artistic energy, even though in the form of straggling excerpts. A lec
ture before a few hundred in the‘ballroom of an intellectual grande dame
exerts more influence than an entire season of rehearsed dialogue. People
are weary of studying the matrimonal squabbles of make-believe people
and of listening to the lyrical twittering of the Broadway snowbird. They
care more for Mussolini and the fascist!—the principal and chorus of a
world drama that has history for its stage. The theater here perhaps
needs a fascisti —a body of sincere people demanding protection for the
intellectual middle classes from the upper and nether millstones' of art,
super-society and the underworld. PHILANDER JOHNSON.
Osiris to the days of Robin Hood
there is nothing that Is more fasci
nating, more tremendous, than that
which surrounds the vikings of the
north; these sailor men of ancient
days, who ventured forth on the ter
rifying sea, whose ends they knew
not, whose limits were beyond ken,
with joy In their hearts, a smile In
their eyes and a cheer on their lips,
to their women, who waved them
good-bye from the shore. And their
women, not one whit weaker and not
one step less adventurous than their 1
mates, who went back to their weav- :
Ing, sewing and the rearing of their
man child, to become the warrior his
father waa Like their long-haired,
brawny, fighting males, they feared
nothing that swam the sea, walked
the land or flew In the air. 1
Os this stock is molded Molla Han
sen, the character Miss Anglin por
trays—a woman In everything a
woman should be, and a man when
the moment arrives for a man’s light
against terrific odds.
It is a character unlike anything
Miss Anglin has ever portrayed. For
several weeks Miss Anglin lived In a
fishing hamlet In Norway, studying.
i
not only the habits, but the Innermost
depths of the Norsewoman, the folk
lore, the nursery'tales and the effect
of their sagas when they would sing.
Then, and not until then, did she
realize the depth of feeling these
women of the north possessed.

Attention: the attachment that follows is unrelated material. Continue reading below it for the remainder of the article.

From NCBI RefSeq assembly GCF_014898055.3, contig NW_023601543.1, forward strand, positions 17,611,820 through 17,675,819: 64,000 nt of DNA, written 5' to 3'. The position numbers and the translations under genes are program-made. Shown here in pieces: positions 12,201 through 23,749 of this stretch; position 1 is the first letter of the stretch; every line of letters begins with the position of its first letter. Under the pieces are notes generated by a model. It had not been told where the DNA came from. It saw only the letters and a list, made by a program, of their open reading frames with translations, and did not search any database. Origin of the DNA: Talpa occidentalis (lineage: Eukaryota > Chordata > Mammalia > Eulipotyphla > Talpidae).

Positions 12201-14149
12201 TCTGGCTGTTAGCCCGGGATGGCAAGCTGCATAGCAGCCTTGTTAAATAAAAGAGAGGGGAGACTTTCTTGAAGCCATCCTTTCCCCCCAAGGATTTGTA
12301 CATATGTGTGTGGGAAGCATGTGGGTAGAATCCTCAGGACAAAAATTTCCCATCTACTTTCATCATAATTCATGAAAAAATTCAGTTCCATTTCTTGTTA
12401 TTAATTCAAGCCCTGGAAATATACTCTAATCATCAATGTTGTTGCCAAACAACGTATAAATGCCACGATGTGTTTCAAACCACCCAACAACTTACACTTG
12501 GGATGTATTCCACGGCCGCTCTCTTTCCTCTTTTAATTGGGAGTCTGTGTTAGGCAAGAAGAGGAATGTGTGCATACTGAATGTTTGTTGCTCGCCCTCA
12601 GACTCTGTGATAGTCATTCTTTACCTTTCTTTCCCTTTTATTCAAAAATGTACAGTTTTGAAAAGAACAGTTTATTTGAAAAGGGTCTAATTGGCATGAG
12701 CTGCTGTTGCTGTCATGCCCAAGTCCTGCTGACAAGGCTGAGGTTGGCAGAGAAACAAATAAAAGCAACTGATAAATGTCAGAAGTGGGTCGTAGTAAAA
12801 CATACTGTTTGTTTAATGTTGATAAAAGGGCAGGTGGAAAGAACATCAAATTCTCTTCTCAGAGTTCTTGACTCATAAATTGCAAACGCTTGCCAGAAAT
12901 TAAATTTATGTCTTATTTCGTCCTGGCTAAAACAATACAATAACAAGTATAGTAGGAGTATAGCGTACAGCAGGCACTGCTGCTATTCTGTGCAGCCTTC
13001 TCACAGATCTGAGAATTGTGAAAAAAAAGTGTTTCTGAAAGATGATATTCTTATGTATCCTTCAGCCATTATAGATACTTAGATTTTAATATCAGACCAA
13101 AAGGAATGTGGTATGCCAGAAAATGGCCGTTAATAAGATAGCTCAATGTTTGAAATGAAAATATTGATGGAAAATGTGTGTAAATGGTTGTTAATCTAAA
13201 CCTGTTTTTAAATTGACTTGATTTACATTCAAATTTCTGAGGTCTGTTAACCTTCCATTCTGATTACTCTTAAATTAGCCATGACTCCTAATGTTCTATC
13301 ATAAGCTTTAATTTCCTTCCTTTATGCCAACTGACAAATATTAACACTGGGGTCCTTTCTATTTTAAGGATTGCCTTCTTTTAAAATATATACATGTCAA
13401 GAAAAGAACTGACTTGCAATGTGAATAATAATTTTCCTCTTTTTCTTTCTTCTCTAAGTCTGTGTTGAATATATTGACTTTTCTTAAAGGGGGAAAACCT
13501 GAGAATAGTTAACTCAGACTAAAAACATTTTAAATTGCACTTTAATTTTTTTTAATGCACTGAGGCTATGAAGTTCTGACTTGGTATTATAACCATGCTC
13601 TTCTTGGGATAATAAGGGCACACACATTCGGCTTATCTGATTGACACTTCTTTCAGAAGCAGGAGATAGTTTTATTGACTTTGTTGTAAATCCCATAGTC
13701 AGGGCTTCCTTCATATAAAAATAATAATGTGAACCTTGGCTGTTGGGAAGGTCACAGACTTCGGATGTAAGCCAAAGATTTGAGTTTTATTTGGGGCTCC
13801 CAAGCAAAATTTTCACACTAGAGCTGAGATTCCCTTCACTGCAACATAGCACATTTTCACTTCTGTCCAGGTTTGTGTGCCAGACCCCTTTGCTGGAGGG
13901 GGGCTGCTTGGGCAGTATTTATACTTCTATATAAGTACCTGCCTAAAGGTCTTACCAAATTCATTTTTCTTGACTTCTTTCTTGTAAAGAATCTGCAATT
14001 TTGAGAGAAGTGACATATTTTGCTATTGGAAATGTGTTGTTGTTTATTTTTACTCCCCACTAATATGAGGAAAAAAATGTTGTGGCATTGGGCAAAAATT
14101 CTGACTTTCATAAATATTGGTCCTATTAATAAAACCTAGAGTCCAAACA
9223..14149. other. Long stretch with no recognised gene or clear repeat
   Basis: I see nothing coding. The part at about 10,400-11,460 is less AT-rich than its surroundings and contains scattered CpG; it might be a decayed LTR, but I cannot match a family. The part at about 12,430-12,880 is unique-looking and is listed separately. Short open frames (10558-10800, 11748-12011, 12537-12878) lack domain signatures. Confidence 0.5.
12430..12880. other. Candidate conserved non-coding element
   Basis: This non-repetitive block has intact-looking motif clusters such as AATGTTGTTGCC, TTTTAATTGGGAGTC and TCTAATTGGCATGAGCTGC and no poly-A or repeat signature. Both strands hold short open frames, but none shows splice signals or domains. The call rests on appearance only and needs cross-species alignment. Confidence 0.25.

NATIONAL—HeIen Hayes, “To
the Ladies.”
Monday night will bring Helen
Hayes to the National for a stay of
a week In "To the Ladles.” by George
S. Kaufman and Marc Connelly,
authors of "Merton of the Movies”
and “Dulcy.”
Reversing the situation of "Dulcy”
(In which a wife was continually get
ting her husband Into trouble), "To
the Ladles’’ presents the case of a
penniless young married couple
pulled over thin Ice to safety by the
bride's resourcefulness. The authors
have gone In for a bit of satire quite
outside of the plot and their targets
are business efficiency gone mad and
the trade banquet, at which every
body talks and nobody amuses. The
banquet scene Includes everybody
from the off-stage man with the
cough and the waiter clattering
dishes to the flashlight photographer.
In this also a politician tries to blend
the democratic party into the success
of the piano industry.
Miss Hayes, last seen here In "Bab,”
plays the tactful wife, who saves the
day for her husband after he has
"flopped” In his banquet speech. In
the company are Isabel Irving, Jean
Dixon, Carl Anthony, Louis Harrison,
William Seymour, J. Warren Lyons,
Russell Medcraft. Junius Matthews,
Harry Irving and Joseph Hyland.
POLLS—“Liliom.”
The Theater Guild production of
Fran* Molnar’s comedy of life,
“Liliom,” with Eva Le Galllenne,
comes to the Poll Theater this week,
opening tonight.
“Liliom” is the story of a Hungarian
bouncer and barker in a merry-go
round In Budapest, and Its universal
success is claimed to be due. to a
great degree, to the scrupulous re
spect for reality, the picturesqueness
of its scenes and, its strong appeal to
the Imagination. The first is attribut
ed to the direction of Frank Relcher,
who was brought up in , a school
where veracity was understood and
practiced as in no other period of
theatrical history. The Imaginative
beauty of the production is largely
due to Lee Simonson, who has been
responsible for many of the beauti
ful effects of the h’Peater Guild pro
ductions. It Is said he can "convey
tho sens® of the out-of-doors, of the
free air. of the gardens and wide